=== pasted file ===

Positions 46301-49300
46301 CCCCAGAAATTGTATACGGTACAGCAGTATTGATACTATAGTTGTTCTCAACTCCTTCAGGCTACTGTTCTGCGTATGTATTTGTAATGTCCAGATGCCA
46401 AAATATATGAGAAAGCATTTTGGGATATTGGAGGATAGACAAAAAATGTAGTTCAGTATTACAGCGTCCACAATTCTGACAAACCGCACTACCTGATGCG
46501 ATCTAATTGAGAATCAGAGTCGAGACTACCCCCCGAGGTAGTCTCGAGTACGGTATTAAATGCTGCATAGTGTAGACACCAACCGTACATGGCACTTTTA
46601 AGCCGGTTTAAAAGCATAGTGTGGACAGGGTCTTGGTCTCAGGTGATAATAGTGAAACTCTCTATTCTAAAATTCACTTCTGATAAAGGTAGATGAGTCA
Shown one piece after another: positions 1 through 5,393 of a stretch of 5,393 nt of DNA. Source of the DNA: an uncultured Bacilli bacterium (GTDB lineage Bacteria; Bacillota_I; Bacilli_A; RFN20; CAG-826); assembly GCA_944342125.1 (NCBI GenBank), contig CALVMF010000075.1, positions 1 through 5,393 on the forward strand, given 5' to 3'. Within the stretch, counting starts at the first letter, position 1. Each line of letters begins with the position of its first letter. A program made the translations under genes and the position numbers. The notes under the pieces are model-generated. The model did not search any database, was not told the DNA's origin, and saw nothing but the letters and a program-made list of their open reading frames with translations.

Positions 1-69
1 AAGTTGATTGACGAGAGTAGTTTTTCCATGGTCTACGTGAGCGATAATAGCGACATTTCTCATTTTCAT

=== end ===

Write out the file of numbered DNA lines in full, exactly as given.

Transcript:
Positions 46301-49300
46301 CCCCAGAAATTGTATACGGTACAGCAGTATTGATACTATAGTTGTTCTCAACTCCTTCAGGCTACTGTTCTGCGTATGTATTTGTAATGTCCAGATGCCA
46401 AAATATATGAGAAAGCATTTTGGGATATTGGAGGATAGACAAAAAATGTAGTTCAGTATTACAGCGTCCACAATTCTGACAAACCGCACTACCTGATGCG
46501 ATCTAATTGAGAATCAGAGTCGAGACTACCCCCCGAGGTAGTCTCGAGTACGGTATTAAATGCTGCATAGTGTAGACACCAACCGTACATGGCACTTTTA
46601 AGCCGGTTTAAAAGCATAGTGTGGACAGGGTCTTGGTCTCAGGTGATAATAGTGAAACTCTCTATTCTAAAATTCACTTCTGATAAAGGTAGATGAGTCA
Shown one piece after another: positions 1 through 5,393 of a stretch of 5,393 nt of DNA. Source of the DNA: an uncultured Bacilli bacterium (GTDB lineage Bacteria; Bacillota_I; Bacilli_A; RFN20; CAG-826); assembly GCA_944342125.1 (NCBI GenBank), contig CALVMF010000075.1, positions 1 through 5,393 on the forward strand, given 5' to 3'. Within the stretch, counting starts at the first letter, position 1. Each line of letters begins with the position of its first letter. A program made the translations under genes and the position numbers. The notes under the pieces are model-generated. The model did not search any database, was not told the DNA's origin, and saw nothing but the letters and a program-made list of their open reading frames with translations.

Positions 1-69
1 AAGTTGATTGACGAGAGTAGTTTTTCCATGGTCTACGTGAGCGATAATAGCGACATTTCTCATTTTCAT